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Eur Respir J. 2011 Sep;38(3):594-602. doi: 10.1183/09031936.00139810. Epub 2011 Feb 10.

Airway inflammation is augmented by obesity and fatty acids in asthma.

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Dept of Respiratory and Sleep Medicine, Hunter Medical Research Institute, Newcastle, NSW, Australia.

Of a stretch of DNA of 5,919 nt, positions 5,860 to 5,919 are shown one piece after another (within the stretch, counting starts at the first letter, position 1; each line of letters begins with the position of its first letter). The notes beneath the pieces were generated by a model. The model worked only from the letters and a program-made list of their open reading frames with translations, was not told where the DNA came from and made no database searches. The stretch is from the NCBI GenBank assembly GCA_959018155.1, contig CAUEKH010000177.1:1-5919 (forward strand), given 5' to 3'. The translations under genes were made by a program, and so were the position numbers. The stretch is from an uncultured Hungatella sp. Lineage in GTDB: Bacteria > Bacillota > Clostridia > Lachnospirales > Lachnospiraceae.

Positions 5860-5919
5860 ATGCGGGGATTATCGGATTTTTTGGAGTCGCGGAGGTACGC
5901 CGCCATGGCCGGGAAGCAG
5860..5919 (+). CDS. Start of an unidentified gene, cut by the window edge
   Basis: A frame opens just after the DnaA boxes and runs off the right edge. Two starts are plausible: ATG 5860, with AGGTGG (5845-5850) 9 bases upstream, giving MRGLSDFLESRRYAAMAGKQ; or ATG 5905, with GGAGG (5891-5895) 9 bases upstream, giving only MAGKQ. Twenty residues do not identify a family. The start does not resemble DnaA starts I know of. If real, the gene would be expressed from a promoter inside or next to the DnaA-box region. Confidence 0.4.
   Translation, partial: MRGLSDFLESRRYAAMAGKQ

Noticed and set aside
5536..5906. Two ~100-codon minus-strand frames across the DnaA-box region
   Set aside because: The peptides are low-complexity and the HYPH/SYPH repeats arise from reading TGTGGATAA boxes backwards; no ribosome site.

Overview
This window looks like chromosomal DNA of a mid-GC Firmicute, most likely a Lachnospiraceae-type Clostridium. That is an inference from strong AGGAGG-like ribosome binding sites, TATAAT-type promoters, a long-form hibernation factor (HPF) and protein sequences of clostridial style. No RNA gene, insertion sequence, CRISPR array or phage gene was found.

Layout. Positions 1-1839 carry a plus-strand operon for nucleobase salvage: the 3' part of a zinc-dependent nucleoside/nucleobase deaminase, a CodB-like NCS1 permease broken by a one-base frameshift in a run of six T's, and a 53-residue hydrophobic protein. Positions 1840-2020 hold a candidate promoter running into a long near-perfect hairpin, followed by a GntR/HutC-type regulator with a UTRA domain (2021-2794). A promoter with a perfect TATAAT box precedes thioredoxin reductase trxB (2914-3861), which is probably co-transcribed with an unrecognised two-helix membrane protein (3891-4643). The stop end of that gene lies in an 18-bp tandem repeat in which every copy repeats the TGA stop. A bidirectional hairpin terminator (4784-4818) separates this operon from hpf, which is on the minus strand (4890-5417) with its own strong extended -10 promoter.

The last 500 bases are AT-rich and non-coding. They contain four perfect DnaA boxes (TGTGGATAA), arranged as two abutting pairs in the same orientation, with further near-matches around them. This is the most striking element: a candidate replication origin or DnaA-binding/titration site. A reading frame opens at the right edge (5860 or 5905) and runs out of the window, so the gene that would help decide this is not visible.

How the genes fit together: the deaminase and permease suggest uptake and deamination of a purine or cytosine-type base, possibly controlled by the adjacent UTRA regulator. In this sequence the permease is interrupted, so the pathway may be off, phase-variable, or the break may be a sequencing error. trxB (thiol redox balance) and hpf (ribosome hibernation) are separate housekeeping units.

Obesity and asthma are associated, but the mechanism(s) of the association have yet to be elucidated. The aim of this study was to assess airway inflammation in relation to obesity and plasma fatty acids in males and females with and without asthma. Obese (n=68) and nonobese (n=47) adults with asthma, and obese (n=16) and nonobese (n=63) healthy controls had induced sputum and venous blood samples analysed for inflammatory markers. There was a positive interaction between obesity and asthma on sputum neutrophil percentage (p=0.012) and C-reactive protein level (p=0.003). Although sputum eosinophil percentage was elevated in asthma (p=0.001), there was no effect of obesity (p=0.16). Sputum neutrophil percentage was positively associated with body mass index in females with asthma (β=1.015, 95% CI 0.258-1.772; p=0.009) and neutrophilic asthma was present in a greater proportion of obese compared with non-obese females (42.9% versus 16.2%; p=0.017). In males with asthma, sputum neutrophil percentage was positively associated with total plasma saturated fatty acids (β=0.108, 95% CI 0.036-0.180; p=0.004) and negatively with monounsaturated fatty acids (β= -0.068, 95% CI -0.131- -0.005; p=0.035). This was the first study to demonstrate an increase in neutrophilic airway inflammation in obese asthma. This relationship was significant only in females with asthma. In males, saturated and monounsaturated fatty acids were important predictors of neutrophilic airway inflammation in asthma.

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